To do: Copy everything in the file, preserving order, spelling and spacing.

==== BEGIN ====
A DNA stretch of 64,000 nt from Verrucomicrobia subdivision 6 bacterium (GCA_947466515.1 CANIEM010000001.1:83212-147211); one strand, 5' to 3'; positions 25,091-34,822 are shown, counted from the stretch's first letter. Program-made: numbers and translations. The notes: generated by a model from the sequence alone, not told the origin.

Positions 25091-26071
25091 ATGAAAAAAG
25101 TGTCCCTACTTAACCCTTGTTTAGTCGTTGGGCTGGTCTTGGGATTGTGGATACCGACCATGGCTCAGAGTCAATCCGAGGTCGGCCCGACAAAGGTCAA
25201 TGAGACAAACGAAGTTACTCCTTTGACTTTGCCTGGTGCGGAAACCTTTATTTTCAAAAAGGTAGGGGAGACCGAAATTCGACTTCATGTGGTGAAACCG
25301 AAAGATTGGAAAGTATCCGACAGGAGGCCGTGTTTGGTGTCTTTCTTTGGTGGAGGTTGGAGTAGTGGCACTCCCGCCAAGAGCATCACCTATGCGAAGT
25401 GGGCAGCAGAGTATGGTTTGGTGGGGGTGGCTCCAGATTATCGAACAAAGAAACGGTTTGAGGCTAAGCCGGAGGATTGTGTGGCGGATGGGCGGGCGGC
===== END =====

A DNA stretch of 64,000 nt from Verrucomicrobia subdivision 6 bacterium (GCA_947466515.1 CANIEM010000001.1:83212-147211); one strand, 5' to 3'; positions 25,091-34,822 are shown, counted from the stretch's first letter. Program-made: numbers and translations. The notes: generated by a model from the sequence alone, not told the origin.

Positions 25091-26071
25091 ATGAAAAAAG
25101 TGTCCCTACTTAACCCTTGTTTAGTCGTTGGGCTGGTCTTGGGATTGTGGATACCGACCATGGCTCAGAGTCAATCCGAGGTCGGCCCGACAAAGGTCAA
25201 TGAGACAAACGAAGTTACTCCTTTGACTTTGCCTGGTGCGGAAACCTTTATTTTCAAAAAGGTAGGGGAGACCGAAATTCGACTTCATGTGGTGAAACCG
25301 AAAGATTGGAAAGTATCCGACAGGAGGCCGTGTTTGGTGTCTTTCTTTGGTGGAGGTTGGAGTAGTGGCACTCCCGCCAAGAGCATCACCTATGCGAAGT
25401 GGGCAGCAGAGTATGGTTTGGTGGGGGTGGCTCCAGATTATCGAACAAAGAAACGGTTTGAGGCTAAGCCGGAGGATTGTGTGGCGGATGGGCGGGCGGC